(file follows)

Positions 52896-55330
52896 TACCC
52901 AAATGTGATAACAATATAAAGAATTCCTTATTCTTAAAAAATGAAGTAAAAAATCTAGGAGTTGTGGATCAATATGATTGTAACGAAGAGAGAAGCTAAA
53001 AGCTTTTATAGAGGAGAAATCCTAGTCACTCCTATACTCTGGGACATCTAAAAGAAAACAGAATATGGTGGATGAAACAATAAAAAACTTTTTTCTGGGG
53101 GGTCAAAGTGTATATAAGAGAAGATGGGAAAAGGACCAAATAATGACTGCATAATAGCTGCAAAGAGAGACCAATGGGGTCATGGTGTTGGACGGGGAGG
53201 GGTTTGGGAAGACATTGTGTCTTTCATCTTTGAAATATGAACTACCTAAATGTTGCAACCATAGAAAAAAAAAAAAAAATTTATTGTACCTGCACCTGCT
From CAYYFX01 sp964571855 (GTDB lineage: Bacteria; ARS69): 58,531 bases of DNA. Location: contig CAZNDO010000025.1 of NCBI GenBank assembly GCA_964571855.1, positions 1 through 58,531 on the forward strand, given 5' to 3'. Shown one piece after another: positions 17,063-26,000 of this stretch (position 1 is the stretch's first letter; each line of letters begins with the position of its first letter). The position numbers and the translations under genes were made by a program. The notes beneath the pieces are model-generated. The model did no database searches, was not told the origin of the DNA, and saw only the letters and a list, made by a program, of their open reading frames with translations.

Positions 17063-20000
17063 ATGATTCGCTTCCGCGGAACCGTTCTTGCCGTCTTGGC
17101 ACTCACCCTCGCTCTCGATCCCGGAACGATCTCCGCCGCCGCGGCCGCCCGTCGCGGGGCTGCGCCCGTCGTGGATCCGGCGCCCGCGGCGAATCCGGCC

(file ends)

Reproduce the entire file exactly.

Positions 52896-55330
52896 TACCC
52901 AAATGTGATAACAATATAAAGAATTCCTTATTCTTAAAAAATGAAGTAAAAAATCTAGGAGTTGTGGATCAATATGATTGTAACGAAGAGAGAAGCTAAA
53001 AGCTTTTATAGAGGAGAAATCCTAGTCACTCCTATACTCTGGGACATCTAAAAGAAAACAGAATATGGTGGATGAAACAATAAAAAACTTTTTTCTGGGG
53101 GGTCAAAGTGTATATAAGAGAAGATGGGAAAAGGACCAAATAATGACTGCATAATAGCTGCAAAGAGAGACCAATGGGGTCATGGTGTTGGACGGGGAGG
53201 GGTTTGGGAAGACATTGTGTCTTTCATCTTTGAAATATGAACTACCTAAATGTTGCAACCATAGAAAAAAAAAAAAAAATTTATTGTACCTGCACCTGCT
From CAYYFX01 sp964571855 (GTDB lineage: Bacteria; ARS69): 58,531 bases of DNA. Location: contig CAZNDO010000025.1 of NCBI GenBank assembly GCA_964571855.1, positions 1 through 58,531 on the forward strand, given 5' to 3'. Shown one piece after another: positions 17,063-26,000 of this stretch (position 1 is the stretch's first letter; each line of letters begins with the position of its first letter). The position numbers and the translations under genes were made by a program. The notes beneath the pieces are model-generated. The model did no database searches, was not told the origin of the DNA, and saw only the letters and a list, made by a program, of their open reading frames with translations.

Positions 17063-20000
17063 ATGATTCGCTTCCGCGGAACCGTTCTTGCCGTCTTGGC
17101 ACTCACCCTCGCTCTCGATCCCGGAACGATCTCCGCCGCCGCGGCCGCCCGTCGCGGGGCTGCGCCCGTCGTGGATCCGGCGCCCGCGGCGAATCCGGCC